I was standing next to the bike, still slightly stunned, when the nursing student came back and asked if I was sure I was OK.
I hadn't taken my helmet off. I swung a leg over the Beemer, turned the key, punched the starter button and it fired right up.
“I'm fine,” I told her.
She's gonna go far in life, I can tell.
I was fine for driving, but truth be told, I was suffering from an overwhelming sense of impending doom. You're too ancient for these sort of shenanigans, R.V. You're too old to be riding this big, powerful, heavy bike. Maybe you should just give up riding, period.
Fortunately, the Beemer, which is basically the same age as me in motorcycle years, suffered no such affliction. I found the muted roar of its tenacious boxer engine encouraging, and by the time we blew past Palo Cedro, beakless bike and all, my mind had wandered on to other potential causes of the accident that didn't involve my age and/or acting like a fool.
It must be Trump's fault, I pondered. This is what I get for half-heartedly supporting The Donald in public and private, despite the immense risk to my public reputation and my private relationships. I rode with that thought for a while, the accident being some sort of Karmic retribution for a lukewarm political affiliation, until I was overcome with one of those goose-stepping-across-your-grave moments: President Hillary Clinton.
In case you haven't gathered it by now, I'm a superstitious person. I believe in God, the after-life and the human soul. I also believe crossing a black cat's path is bad luck, which is apparently an American thing, because in Europe, white cats are considered bad luck. Anyway, about two weeks before I broke my beak, I did indeed cross the path of black cat, which I recalled now seeking some sort of explanation, other than my tottering old age, for the accident.
I eventually threw this “reasoning” out because I'd been driving a different vehicle when I crossed the black cat's path (my various superstitions each have their own rule books), although I'm still wondering if that feline had something to do with it.
Whitmore Road is an awesome stretch of pavement, and once you hit the twisties past Millville on a motorcycle, or even in an automobile, the curves take your mind off all your troubles. Troubles like mortality and stupid superstitions.
For its part, the Beemer performed flawlessly sans beak. Beside directing air into the oil cooler, the beak is mostly a cosmetic part and not required for the bike to run, like fins on a late '50s Cadillac. Some owners actually take the beak off because they think it looks funny, but I would never do that.
As soothing as the ride home was, I was still rattled when I parked the bike in the garage and closed the door so no one would notice the damage. Not that we get too many visitors in these parts besides UPS and Federal Express, but nice as they are, who wants those guys knowing your business?
I remained rattled in the coming days as I calculated the cost of the accident. I've crashed in the dirt plenty and laid the bike down in the street numerous times, but I'd never actually broken any major parts. Calling the insurance company was never an option. No way I was going to blemish my mostly perfect driving record. But as the toll added up, I sure gave it some thought.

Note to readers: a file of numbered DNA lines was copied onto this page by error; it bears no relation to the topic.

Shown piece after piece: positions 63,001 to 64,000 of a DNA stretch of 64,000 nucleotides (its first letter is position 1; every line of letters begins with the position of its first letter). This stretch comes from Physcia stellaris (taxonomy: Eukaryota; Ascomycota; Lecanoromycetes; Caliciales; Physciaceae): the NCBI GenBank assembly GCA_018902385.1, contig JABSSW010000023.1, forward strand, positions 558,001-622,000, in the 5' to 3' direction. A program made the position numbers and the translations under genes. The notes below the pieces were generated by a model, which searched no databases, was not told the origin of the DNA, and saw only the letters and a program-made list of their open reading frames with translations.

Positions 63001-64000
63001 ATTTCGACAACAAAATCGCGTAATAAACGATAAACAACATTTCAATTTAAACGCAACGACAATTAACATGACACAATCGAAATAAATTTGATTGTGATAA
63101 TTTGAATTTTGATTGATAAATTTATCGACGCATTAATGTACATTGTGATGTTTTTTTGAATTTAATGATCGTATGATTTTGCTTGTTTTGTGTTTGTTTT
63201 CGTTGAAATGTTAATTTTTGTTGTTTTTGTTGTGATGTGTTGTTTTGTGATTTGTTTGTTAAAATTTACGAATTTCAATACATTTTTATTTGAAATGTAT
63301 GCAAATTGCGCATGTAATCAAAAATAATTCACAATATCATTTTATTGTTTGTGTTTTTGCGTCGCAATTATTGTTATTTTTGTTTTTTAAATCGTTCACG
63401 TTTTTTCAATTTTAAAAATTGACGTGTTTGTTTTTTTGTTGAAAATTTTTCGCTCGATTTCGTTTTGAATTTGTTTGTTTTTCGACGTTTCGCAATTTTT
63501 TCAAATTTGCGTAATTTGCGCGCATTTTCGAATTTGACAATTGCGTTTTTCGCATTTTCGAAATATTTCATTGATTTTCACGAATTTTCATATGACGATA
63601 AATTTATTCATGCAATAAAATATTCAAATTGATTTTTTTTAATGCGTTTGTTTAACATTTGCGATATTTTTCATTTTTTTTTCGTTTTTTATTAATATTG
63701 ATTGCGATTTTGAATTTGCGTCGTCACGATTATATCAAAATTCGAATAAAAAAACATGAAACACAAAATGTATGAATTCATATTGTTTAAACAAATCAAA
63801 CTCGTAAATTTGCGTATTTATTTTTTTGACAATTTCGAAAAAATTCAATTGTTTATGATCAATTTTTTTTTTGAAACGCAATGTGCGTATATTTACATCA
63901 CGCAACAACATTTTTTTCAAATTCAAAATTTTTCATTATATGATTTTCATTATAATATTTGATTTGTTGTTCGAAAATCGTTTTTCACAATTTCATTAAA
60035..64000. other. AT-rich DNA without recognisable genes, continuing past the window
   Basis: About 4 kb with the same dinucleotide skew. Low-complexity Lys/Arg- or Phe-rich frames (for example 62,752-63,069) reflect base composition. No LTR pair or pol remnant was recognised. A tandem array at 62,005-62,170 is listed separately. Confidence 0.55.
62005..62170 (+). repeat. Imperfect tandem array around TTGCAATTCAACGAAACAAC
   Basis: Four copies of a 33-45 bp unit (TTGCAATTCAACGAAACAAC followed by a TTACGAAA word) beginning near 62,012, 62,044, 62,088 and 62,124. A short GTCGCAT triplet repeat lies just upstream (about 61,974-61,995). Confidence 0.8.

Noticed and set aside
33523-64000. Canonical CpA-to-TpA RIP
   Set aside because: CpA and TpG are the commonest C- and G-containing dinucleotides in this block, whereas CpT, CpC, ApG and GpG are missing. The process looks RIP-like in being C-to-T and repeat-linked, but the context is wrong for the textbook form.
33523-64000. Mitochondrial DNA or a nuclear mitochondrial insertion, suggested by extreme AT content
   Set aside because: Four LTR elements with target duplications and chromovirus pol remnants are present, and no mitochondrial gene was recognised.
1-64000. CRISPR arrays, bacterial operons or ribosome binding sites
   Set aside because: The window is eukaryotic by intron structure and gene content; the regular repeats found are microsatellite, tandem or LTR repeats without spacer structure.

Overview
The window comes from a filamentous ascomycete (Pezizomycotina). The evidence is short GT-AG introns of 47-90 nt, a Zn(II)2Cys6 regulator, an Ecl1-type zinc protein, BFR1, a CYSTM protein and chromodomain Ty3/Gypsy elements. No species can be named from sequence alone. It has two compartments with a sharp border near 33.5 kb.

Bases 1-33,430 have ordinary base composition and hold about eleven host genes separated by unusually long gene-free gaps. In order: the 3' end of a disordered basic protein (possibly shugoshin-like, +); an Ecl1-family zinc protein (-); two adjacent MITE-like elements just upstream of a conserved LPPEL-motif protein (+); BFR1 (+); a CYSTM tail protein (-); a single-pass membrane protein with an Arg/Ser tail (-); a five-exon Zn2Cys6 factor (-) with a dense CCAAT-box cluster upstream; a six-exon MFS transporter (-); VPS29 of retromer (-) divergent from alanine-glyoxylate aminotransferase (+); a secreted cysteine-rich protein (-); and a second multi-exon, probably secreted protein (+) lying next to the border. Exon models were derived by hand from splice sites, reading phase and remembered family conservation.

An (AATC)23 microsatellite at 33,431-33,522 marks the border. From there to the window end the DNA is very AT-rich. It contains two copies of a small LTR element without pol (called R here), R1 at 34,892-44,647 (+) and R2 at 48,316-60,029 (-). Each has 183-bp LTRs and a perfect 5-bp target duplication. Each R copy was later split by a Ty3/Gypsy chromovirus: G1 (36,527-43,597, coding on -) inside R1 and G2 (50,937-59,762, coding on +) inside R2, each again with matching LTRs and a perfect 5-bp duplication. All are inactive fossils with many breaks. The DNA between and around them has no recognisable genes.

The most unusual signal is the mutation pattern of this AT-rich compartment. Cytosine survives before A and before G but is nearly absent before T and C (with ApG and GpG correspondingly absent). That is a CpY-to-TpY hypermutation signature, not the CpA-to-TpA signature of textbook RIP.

A new beak, painted “night black” like my bike, was almost $500 according to the parts manual. Same story for the headlight unit, which was damaged beyond repair. Complicating matters, BMW doesn't sell painted beaks for my bike in the United States, because some ingredient in “night black” paint is barred from importation.
Thank God for eBay and the Internet. I found a used headlight unit for a fraction of the retail price. I searched the ads in vain for a beak painted “night black,” until finally relenting and buying an unpainted beak from the BMW dealer in Sacramento. I called around town to see how much it would cost to have it professionally painted, and was somewhat shocked to discover it would cost at least twice as much as I paid for the raw plastic beak.
As it turned out, some enterprising entrepreneur has developed a thriving online business providing spray paint kits for various colors that have been regulated out of business, including BMW's “night black.” The kit comes with everything you need to do it yourself, from fine grain emery paper to primer, paint and clear coat.
So I sanded, primered, painted and clear-coated the beak in the garage, even though it was 40 degrees outside and probably too cold to be spray-painting. Most of the paint stuck pretty well, but on the sides of the beak it congealed because of the low temperature and hardened into a condition that's called orange peal, because it looks like the pores of a politician not wearing makeup on HDTV.
For the next several weeks, I attempted to polish and wax that orange peel out of existence. It's not like I had anything better to do with my spare time. The rain had returned and now that all the sanding and spray-painting was done, my girlfriend let me bring the beak in the house. This led to innumerable conversations between the two of us along these lines:
“What are we going to do this weekend?” she'd ask.
“I guess I'll just polish my beak,” I'd reply.
“So that's what they're calling it these days,” she'd deadpan.
There came a point in time when the rain went away and I realized I was stalling the inevitable with all the beak polishing. I've never ridden a horse, but I figure a motorcycle is the next closest thing, and I've always held myself to the adage that if you get bucked off, get right back on.
If you thought I'd learned my lesson from this whole ordeal, that a 57-year-old man shouldn't be doing motorcycle stunts in parking lots, well, you're partially right. I won't be doing that anymore. It's not like I did it that much in the first place. Yes, I'm going to ride more cautiously in public.
But even as I bolted the freshly-painted beak on to the bike, I knew that just getting back on and going for a little joyride wasn't going to suffice. It had nothing to do with politics or crossing the path of a black cat or whether or not there's an afterlife. It was all about fear, the terror I'd experienced as the bike nearly flipped and came crashing back down to earth was still with me. There's only one way I know to make that fear go away.
Either I was an old man or I wasn't. I'm not, I can't be, so on my 57th birthday, I went out and practiced my wheelies.
Photos by Kelsey Falle